Several sets of regression results are reported in Table 1. The first four regressions consider only one of the three state-level policies, in turn; the remaining models address PSL mandates in combination with the other two policies. Model (1) includes only the mandate treatment, and uses only years 2009–2017, the same years used in Maclean et al. (15). The point estimate of the PSL mandate effect suggests an increase in PSL coverage of 8.7 percentage points, a result reasonably close to that obtained in Maclean et al. (15), and well within the 95% confidence interval of the earlier paper's estimate. However, the confidence set for this estimate includes zero. Model (2) uses all available years −2009-2021—and finds a much larger, and statistically significant, mandate effect, a nearly 16 percentage point increase in PSL coverage. The large increase in mandate effects is most likely due to the fact that when adding the more recent years, several additional states have now implemented PSL mandates, and past research has shown that the effect of the mandate on coverage is largest in the first few years of its existence.


Table 1. Estimated effects of policy variables on paid sick leave coverage, various specifications.

Models (3) and (4) investigate the effects on PSL coverage of ceiling preemption and of RTW laws, respectively, in each case without controlling for the other two policies. In both cases the regression coefficients have negative signs, suggesting that both ceiling preemption and RTW laws reduce workers' access to PSL. Both coefficients are, however, imprecisely estimated.

However, it is clear from Figure 1 that the three policies are not independent of each other, indicating that they should be considered jointly. Model (5) distinguishes the three possible combinations of mandate (or floor preemption) and ceiling preemption. It appears that only when a mandate is not accompanied by ceiling preemption does it increase PSL coverage. Ceiling preemption in the absence of a mandate—that is, a statewide prohibition on governmental requirements that employers provide PSL—appears to reduce PSL coverage (in this case, with a borderline-significant p-value of 0.085).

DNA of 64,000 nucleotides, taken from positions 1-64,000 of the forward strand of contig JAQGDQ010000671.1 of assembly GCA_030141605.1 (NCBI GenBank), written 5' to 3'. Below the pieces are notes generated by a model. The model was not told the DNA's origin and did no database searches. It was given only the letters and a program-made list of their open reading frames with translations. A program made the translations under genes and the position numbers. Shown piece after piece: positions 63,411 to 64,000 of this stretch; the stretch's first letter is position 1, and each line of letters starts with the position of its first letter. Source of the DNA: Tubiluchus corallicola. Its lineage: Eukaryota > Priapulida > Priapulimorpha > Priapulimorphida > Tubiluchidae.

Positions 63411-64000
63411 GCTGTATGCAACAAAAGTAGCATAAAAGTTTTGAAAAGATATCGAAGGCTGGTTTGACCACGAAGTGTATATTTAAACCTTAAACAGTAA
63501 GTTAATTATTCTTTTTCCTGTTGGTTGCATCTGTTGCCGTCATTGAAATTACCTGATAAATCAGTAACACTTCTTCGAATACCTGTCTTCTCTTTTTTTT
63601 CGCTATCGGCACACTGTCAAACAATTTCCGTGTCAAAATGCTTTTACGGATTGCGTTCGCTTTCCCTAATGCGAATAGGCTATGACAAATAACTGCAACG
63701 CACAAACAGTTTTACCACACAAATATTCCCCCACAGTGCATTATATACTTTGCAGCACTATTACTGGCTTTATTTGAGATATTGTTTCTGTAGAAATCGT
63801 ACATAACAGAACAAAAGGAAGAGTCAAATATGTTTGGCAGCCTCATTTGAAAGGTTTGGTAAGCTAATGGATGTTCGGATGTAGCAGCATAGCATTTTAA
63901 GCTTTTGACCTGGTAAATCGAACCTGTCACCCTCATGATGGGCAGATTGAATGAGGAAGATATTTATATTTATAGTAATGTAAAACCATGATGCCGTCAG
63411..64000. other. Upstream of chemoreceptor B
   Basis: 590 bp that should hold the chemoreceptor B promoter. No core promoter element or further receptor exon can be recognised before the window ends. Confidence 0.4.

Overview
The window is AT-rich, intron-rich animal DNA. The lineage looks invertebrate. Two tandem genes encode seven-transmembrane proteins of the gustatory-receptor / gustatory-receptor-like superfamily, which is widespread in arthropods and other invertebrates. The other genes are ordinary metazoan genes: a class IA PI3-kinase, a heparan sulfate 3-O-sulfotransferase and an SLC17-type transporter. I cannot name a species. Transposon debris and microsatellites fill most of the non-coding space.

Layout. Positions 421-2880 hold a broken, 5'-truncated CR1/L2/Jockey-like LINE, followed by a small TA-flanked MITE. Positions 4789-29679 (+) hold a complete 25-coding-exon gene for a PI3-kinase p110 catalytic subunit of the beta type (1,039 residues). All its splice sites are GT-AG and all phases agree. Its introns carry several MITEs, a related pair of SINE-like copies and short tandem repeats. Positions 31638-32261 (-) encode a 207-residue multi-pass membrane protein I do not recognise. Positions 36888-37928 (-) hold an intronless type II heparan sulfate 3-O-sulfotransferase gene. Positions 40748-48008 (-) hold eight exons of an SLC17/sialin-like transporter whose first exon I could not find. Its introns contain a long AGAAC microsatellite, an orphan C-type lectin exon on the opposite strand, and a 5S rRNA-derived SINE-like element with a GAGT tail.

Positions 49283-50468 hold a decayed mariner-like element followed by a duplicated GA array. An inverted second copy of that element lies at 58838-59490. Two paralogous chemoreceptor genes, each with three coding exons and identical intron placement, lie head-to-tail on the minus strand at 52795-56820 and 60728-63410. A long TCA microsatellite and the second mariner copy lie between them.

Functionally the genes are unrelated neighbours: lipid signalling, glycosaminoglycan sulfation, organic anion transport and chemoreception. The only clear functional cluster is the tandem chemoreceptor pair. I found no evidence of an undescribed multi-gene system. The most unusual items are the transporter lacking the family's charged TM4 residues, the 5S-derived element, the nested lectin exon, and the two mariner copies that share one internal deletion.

Equation (6) contains interaction effects involving all three policy domains. This regression suggests that a mandate not accompanied by a ceiling has the largest positive effect on PSL coverage, while the combination of ceiling preemption and a RTW law has the largest negative effect on PSL coverage. The other variables included in (6) produce estimates very close to zero, although it must be acknowledged that zero is included in the confidence sets of all the estimated coefficients.


The results reported here support those from two recent papers (15, 22) that found statistically significant increases in workers' access to PSL as a result of state-level PSL mandates. Using aggregated data from the Labor Department's Employee Compensation Survey (ECS) for 2009–2017, the mandate effect is close to the estimate reported in Maclean et al. (15), which used the same survey, in its original disaggregated form, for the same years. The comparability of my estimated PSL mandate to those reported in Callison and Pesko (22) cannot be determined due to non-overlapping years studied.

Using the full 13 years of data and a specification analogous to that in Maclean et al. (15), the effect of a PSL mandate on PSL coverage is positive and statistically significant. However, due to data limitations I am unable to use the specifications, and perform the sensitivity tests, and carry out other robustness checks that have become best practice for supporting claims of causality with non-experimental data. Yet the fact that my results are so close to those previously reported, despite these limitations, is reassuring. This analysis also displays the potential for using easily accessed online data to explore issues that have, to date, required expensive and burdensome procedures to make use of restricted-access data (to use the ECS data, a researcher must first be approved by the Labor Department and, upon approval, travel to one of a limited set of data enclaves to carry out the analysis).